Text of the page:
LeVar Burton’s Quest to Succeed Alex Trebek – The New York Times:

Bear in mind that this might be paywalled when you try for it, but I love LeVar Burton too much to skip over it as I’d normally do with sites that are likely to block content.

If the right person catches the right project at the right time, the culture will always hold that person close. Do it three times, as LeVar Burton has done, and our relationship becomes something even deeper. Through his performances as Kunta Kinte in the landmark 1977 television mini-series “Roots,” as Lt. Cmdr. Geordi La Forge on “Star Trek: The Next Generation,” which aired in syndication from 1987 to 1994 and is the greatest of all “Star Trek” iterations (I’ll brook no arguments to the contrary) and as host of the beautifully ambling PBS children’s educational series “Reading Rainbow” during its run from 1983 to 2006, Burton established himself as an icon of grace and humanism, an enduring part of the fabric of American culture. Which might explain why, this past spring, there was an organic social media groundswell to get Burton, who is 64, the shot he wanted at replacing another beloved figure, the late Alex Trebek, as host of “Jeopardy!”

The Chemical Weapon Next Door – Drilled News:

Summer’s teachers closed the doors, secured the windows, and pulled the drapes shut. It was only when she went home that day and spoke to her dad, an environmental safety expert, that she realized she, her classmates, and thousands of other Torrance residents, had had a near miss with a chemical so deadly the Department of Homeland Security lists it as a substance of interest for terrorists.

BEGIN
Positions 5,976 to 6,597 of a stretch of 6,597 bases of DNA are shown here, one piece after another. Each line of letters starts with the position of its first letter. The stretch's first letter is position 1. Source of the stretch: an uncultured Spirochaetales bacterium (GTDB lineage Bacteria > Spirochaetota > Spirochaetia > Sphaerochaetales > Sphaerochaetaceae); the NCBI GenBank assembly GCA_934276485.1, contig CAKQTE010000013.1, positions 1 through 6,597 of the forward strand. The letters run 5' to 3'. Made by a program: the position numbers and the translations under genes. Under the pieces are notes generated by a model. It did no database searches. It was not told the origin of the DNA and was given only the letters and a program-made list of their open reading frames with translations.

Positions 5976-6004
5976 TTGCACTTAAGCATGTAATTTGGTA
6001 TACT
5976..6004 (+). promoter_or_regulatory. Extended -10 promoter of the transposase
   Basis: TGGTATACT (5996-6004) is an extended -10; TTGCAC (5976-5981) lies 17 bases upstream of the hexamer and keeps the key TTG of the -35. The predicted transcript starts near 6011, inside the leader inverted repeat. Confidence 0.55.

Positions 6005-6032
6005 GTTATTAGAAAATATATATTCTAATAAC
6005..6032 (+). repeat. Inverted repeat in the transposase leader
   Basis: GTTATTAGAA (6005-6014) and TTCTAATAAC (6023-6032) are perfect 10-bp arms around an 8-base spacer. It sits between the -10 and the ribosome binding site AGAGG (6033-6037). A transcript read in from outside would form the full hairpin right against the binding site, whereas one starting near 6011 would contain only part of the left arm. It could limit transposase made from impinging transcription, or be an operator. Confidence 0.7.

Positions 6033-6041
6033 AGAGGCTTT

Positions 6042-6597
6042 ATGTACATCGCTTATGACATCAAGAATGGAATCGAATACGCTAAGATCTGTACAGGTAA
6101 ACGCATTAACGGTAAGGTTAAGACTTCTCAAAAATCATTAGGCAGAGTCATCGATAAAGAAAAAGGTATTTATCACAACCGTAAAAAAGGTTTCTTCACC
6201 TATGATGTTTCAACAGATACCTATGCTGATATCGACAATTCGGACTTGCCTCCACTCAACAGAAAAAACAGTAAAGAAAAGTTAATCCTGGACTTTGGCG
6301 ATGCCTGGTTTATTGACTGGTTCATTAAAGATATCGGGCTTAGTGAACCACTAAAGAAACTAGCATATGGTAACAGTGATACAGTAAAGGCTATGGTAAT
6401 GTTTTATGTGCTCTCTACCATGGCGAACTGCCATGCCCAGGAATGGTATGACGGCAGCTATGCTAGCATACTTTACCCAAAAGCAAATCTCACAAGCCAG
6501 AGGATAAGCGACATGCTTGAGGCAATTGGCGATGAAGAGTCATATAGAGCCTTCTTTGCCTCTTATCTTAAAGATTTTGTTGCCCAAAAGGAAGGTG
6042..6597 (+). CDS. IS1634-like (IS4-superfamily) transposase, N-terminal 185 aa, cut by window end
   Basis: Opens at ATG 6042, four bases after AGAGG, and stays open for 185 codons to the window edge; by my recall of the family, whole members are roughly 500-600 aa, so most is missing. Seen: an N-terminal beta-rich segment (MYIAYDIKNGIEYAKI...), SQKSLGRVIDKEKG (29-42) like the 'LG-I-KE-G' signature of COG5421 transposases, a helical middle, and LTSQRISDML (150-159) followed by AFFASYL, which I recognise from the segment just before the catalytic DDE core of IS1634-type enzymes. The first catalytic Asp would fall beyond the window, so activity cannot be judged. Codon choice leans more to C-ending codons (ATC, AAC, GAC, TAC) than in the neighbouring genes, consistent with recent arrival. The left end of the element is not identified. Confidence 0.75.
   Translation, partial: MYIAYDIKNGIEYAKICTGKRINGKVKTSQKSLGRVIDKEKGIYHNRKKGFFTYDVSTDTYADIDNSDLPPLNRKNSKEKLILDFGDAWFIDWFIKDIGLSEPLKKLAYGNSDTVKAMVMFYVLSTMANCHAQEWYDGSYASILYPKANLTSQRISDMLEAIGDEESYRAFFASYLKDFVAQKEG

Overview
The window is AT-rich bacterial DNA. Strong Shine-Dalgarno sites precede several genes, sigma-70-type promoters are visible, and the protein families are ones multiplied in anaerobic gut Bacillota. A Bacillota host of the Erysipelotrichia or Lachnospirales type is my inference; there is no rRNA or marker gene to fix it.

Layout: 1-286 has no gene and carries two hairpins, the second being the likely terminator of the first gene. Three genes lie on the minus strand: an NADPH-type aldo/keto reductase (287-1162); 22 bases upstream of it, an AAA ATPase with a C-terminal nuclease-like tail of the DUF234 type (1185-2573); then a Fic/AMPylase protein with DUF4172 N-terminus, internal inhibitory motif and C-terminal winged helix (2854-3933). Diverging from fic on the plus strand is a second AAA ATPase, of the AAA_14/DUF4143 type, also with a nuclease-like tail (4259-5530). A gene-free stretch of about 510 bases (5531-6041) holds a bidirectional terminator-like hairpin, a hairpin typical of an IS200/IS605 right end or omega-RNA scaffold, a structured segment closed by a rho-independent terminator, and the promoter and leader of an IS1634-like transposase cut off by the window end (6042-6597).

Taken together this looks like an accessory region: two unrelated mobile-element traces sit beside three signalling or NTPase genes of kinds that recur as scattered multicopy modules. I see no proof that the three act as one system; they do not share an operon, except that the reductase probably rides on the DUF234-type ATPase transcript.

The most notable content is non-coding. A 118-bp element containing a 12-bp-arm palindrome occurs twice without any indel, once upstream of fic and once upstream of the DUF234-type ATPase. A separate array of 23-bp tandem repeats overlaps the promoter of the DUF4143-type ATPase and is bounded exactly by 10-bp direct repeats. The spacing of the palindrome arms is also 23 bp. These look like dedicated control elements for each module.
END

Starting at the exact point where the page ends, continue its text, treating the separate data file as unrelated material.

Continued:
“I told [my dad] all we did was shut the windows and he explained it wouldn’t have been enough to protect the students,” she recalls.

Spencer’s dad explained if the chemical had been released, “thousands of Torrance residents would have died”.

Anthony Hopkins’ 20 best film performances – ranked! | Anthony Hopkins | The Guardian:

Kyoto Cherry Blossom Full Flower dates | Datagraver:

tl;dr – Earlier and earlier, with fewer outliers. This is a very obvious change and you can really see the timeline.

  1. A reminder that some societies have had really good records for a really long time.
  2. I’d joke this was chilling data, but this is too serious.

Since the year 812 people in Japan have recorded the first day in the year the Cherry Blossom was in full bloom in Kyoto. Based on this record you can see some of the local climate effects.

The 32 Greatest Character Actors Working Today:

The best character actors take ordinariness and make it highly specific. Think of the way Beth Grant has honed the suburban busybody to its sharpest points, or how, with just one sigh, Michael Stuhlbarg serves up the foibles of the intelligentsia on a silver platter.

Character actors often have a sense of timelessness to them as well. While an A-lister’s stock may rise and fall with the fashions of the day, a character actor can stay booked and busy for decades.

See the Highest-Resolution Atomic Image Ever Captured – Scientific American:

Behold the highest-resolution image of atoms ever seen. Cornell University researchers captured a sample from a crystal in three dimensions and magnified it 100 million times, doubling the resolution that earned the same scientists a Guinness World Record in 2018. Their work could help develop materials for designing more powerful and efficient phones, computers and other electronics, as well as longer-lasting batteries.